The history of Langmuir monolayers and Langmuir-Blodgett films dates back around 100 years as the experiments made by Agnes Pockel, Irvine Langmuir, and Katharine Blodgett are often considered to pioneer research in the field. Both Langmuir and Langmuir-Blodgett have since been considered powerful techniques to both investigate the properties of the monolayer but also to produce highly organized thin films.
History of Langmuir and Langmuir-Blodgett
Although the recent history of Langmuir and Langmuir-Blodgett is considered to be around 100 years old, the technique was, unknowingly, utilized by Japanese ancient art, where ink floating on the surface of water was transferred on a sheet of paper. Later, before Pockels, Langmuir, and Blodgett times, Benjamin Franklin also played a role in the history of these monolayers. The timing for the work done by Langmuir and others was slightly unfortunate as the World Wars caused the basic research to be put on hold. The topic was revisited by Hans Kuhn in the 1960’s as he, together with his colleagues believed that the LB films were the ideal construct to study supramolecular machines.
With the work done by Kuhn and others at the time, LB technology was recognized as a powerful tool to produce thin films for various applications. The research initiated a series of LB conferences, the first held in New York, USA 1983. The ability of the LB technique to offer superior control and order on thin films kept researchers busy for several decades.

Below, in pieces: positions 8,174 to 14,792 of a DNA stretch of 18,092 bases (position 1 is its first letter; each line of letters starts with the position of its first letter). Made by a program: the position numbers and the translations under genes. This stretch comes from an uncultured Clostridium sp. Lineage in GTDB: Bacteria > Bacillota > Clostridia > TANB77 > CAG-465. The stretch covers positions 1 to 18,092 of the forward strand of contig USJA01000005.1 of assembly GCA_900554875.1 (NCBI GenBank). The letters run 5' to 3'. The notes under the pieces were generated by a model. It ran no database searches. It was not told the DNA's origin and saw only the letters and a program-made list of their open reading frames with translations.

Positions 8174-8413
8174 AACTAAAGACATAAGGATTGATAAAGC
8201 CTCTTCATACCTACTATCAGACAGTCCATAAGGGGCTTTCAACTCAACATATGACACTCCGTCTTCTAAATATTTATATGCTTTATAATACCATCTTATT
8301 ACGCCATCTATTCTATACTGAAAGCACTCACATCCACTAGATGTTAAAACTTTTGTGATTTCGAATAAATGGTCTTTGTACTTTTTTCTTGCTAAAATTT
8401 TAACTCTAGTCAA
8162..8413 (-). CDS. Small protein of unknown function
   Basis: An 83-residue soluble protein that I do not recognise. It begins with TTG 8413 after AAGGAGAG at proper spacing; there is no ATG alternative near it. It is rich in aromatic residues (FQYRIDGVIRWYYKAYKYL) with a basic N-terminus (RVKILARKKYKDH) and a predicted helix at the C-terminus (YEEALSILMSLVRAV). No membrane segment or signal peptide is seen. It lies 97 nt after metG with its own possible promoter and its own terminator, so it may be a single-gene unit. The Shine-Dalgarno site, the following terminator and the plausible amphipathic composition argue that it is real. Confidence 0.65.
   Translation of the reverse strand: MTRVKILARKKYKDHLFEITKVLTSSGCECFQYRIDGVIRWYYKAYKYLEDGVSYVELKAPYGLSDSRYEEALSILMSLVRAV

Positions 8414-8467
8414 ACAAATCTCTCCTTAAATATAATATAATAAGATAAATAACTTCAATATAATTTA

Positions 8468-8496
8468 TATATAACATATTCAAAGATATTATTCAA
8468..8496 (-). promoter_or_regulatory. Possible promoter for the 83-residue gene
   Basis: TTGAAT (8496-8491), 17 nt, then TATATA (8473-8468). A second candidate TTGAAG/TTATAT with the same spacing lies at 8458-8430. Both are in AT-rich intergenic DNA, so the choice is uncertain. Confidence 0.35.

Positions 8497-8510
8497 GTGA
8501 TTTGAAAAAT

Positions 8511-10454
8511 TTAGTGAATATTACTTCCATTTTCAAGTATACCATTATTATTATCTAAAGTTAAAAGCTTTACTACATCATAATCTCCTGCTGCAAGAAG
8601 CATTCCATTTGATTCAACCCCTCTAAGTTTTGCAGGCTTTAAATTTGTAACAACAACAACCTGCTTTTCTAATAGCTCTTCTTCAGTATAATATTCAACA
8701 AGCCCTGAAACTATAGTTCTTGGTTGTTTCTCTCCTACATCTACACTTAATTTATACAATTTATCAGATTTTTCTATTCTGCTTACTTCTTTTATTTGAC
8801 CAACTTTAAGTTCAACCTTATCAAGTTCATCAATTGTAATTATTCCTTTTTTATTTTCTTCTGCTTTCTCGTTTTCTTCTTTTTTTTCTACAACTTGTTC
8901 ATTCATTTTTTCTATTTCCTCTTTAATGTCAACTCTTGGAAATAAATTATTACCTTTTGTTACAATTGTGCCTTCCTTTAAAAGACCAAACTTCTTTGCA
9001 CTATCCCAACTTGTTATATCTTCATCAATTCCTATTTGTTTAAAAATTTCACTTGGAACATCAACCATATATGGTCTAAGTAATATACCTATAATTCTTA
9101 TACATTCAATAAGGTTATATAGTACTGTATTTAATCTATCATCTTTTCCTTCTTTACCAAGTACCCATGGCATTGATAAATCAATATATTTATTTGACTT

At the same time, Langmuir films were studied, partly as an independent path. Langmuir monolayer studies were not done only to determine optimum surface pressure for the layer transfer but also used as a tool to study the fundamental physicochemical properties of the monolayers. Langmuir monolayers have especially proven useful in the study of cell membranes as the layers can be used as membrane models. In addition, over the years, several different characterization techniques such as Brewster angle microscopy (BAM), Surface potential meter, infrared spectroscopy, and interfacial rheological tools have been combined with the Langmuir trough to provide more insights into the layer structures.
Present and past of the Langmuir and Langmuir-Blodgett
Today, Langmuir–Blodgett still finds its use in various fields. Rather than being a research topic of its own, Langmuir-Blodgett is now a tool to produce thin films for highly demanding applications. The first Langmuir films produced were lipids that have clear hydrophilic and hydrophobic parts. Nowadays, it’s well-known that LB can also be used to deposit other types of substances such as particles which in the traditional sense don’t have these different moieties.
The Langmuir and Langmuir-Blodgett techniques offer a unique tool to investigate phenomena at the air-water interface as well as the possibility to mimic biological phenomena. As the importance of interfaces and interfacial structures is understood in many applications, LB technology will find its use also in future research.
If you are interested in hearing what the researchers are doing today with the Langmuir-Blodgett technology, please sign up for the KSV NIMA user event through the link below.
Register to hear more about Langmuir-Blodgett
 Oliviera, O.N., Caseli, L., and Ariga, K. The past and the future of Langmuir and Langmuir-Blodgett Films, Chem. Rev. 122 (2022) 6459-6513
Susanna is an Application Scientist at Biolin Scientific. In her PhD thesis, she developed fabrication methods for a new type of inorganic-organic polymers. Microfabricated polymer chips were utilized as tool for biomolecule separation in analytical chemistry.